Prenuptial marriage baths and feasts are a worldwide phenomenon, roughly equivalent to our hen nights and stag nights. In Europe they survived well into the twentieth century in Russia, Turkey and elsewhere.50 In medieval Scandinavia the bridal party was given in the communal hot bathhouse, to which the bride and her female friends would walk in procession, preceded by men carrying jars of ale or wine, bread, sugar, and spices. The guests wore elaborate clothes and jewellery and received bathing hats and bathrobes from their hosts, but disrobing was common among 'the young men who come with naked legs, and dance in that attire'. By the sixteenth century, European marriage baths had become so expensive that some local authorities imposed restrictions, saying that young couples could not afford them. The lying-in bath was supposed to be more modest and intimate—but not if the lying-in was expensive, like the one Christine de Pizan visited in a rich merchant's house in Paris:
In this bed lay the woman who was going to give birth, dressed in crimson silk cloth and propped up on pillows of the same silk with big pearl buttons, adorned like a young lady. And God knows how much money was wasted on the amusements, bathing and various social gatherings, according to the customs of Paris for women in childbed (some more than others), at this lying-in!51
The lying-in bath (like the American 'baby shower') would have been hosted by the woman herself, for her female friends, her 'gossips': in fact her bath companions, since (judging from stories and woodcuts) women apparently did a great deal of socializing in the baths, and often held impromptu parties there, bringing their food and drink with them. The Italian, French, Portuguese, English, and Hungarian natural thermae were in full swing during this period, and in many if not most of them, the situation would have been similar to those described in the thermal town of Baden in 1416, with its two central public baths and twenty-eight private baths:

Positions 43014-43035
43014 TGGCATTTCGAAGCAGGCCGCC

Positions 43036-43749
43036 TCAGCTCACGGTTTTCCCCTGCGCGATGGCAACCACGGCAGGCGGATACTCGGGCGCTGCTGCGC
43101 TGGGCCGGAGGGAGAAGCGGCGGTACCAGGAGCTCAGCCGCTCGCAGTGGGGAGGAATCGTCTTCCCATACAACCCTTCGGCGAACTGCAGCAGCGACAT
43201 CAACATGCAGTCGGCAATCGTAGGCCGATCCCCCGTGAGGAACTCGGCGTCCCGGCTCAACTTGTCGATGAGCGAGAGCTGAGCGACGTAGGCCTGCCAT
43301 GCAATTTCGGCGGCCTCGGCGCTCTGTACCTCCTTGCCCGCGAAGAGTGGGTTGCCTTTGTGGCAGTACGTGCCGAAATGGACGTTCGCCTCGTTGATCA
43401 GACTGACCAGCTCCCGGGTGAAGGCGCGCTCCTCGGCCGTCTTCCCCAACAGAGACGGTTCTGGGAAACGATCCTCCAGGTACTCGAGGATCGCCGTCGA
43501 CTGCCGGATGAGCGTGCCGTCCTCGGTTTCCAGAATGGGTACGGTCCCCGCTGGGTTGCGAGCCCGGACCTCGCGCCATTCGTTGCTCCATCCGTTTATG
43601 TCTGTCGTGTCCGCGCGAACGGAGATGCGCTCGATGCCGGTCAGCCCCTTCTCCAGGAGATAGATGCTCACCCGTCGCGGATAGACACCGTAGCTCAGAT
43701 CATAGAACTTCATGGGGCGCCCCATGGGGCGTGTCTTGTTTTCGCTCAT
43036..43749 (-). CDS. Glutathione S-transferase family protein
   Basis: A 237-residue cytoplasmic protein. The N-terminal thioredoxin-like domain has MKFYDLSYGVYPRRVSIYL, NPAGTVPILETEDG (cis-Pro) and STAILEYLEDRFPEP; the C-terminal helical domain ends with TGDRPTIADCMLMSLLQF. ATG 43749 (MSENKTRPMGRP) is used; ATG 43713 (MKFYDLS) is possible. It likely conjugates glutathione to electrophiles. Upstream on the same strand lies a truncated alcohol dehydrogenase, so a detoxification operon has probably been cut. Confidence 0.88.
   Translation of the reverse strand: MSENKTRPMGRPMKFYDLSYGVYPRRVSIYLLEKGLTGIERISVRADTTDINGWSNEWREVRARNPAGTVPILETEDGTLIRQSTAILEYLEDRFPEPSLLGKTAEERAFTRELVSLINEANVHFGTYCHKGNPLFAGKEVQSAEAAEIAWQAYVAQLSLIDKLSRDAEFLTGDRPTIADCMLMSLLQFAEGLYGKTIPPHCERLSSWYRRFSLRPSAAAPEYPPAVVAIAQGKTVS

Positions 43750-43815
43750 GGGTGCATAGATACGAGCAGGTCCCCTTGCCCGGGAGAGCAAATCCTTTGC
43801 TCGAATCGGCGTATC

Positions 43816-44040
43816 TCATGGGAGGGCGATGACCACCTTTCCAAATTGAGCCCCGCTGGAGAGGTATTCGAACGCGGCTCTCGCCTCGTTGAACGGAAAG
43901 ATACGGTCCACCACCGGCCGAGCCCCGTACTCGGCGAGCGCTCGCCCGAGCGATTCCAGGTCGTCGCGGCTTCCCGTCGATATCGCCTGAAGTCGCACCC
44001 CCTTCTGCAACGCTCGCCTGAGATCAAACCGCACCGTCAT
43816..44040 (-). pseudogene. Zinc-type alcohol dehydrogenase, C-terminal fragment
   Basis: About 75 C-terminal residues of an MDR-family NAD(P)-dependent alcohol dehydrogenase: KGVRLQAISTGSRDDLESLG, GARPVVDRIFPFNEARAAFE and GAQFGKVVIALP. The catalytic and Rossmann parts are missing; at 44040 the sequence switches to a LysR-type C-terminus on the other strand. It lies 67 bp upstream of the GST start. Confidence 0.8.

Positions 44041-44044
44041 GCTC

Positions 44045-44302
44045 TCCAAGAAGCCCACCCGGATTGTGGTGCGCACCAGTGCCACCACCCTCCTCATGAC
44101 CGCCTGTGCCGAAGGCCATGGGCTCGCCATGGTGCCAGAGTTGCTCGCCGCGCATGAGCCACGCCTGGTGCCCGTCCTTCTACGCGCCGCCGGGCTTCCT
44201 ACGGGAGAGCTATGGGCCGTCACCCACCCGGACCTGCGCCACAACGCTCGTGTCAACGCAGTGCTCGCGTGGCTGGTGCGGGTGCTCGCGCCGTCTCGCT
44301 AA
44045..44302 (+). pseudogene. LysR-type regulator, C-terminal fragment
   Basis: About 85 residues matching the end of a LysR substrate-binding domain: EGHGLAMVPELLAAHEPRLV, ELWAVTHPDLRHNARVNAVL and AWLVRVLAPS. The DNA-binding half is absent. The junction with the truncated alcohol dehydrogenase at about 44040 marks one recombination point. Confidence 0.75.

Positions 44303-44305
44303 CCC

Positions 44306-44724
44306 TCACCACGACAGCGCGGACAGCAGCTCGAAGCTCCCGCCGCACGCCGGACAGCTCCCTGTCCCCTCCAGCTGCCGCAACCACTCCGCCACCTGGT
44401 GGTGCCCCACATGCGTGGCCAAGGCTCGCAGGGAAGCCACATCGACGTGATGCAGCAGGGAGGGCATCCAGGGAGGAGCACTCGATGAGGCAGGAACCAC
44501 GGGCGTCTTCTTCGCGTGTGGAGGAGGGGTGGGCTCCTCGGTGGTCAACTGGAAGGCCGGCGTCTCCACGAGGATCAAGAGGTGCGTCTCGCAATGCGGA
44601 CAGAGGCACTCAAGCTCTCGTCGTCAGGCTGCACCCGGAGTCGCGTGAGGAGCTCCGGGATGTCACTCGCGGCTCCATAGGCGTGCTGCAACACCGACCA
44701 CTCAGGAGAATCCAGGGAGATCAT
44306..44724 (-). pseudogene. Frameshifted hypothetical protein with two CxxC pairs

In some of the private baths, the men mix promiscuously with their female relatives and friends. They go into the water three or four times every day; and they spend the greater part of their time in the baths, where they amuse themselves with singing, drinking, and dancing. In the shallower part of the water, they also play upon the harp. It is a pleasant sight to see young lasses tuning their lyres, like nymphs, with their scanty robes floating on the surface of the waters. They look indeed like so many Venuses, emerging from the ocean . . . The men wear only a pair of drawers. The women are clad in linen vests, which are however slashed in the sides so that they neither cover the neck, the breast, nor the arms of the wearer... every one has free access to all the baths, to see the company, to talk and joke with them. As the ladies go in and out of the water, they expose to view a considerable portion of their persons; yet there are no doorkeepers, nor do they entertain the least idea of any thing approaching to indelicacy.52
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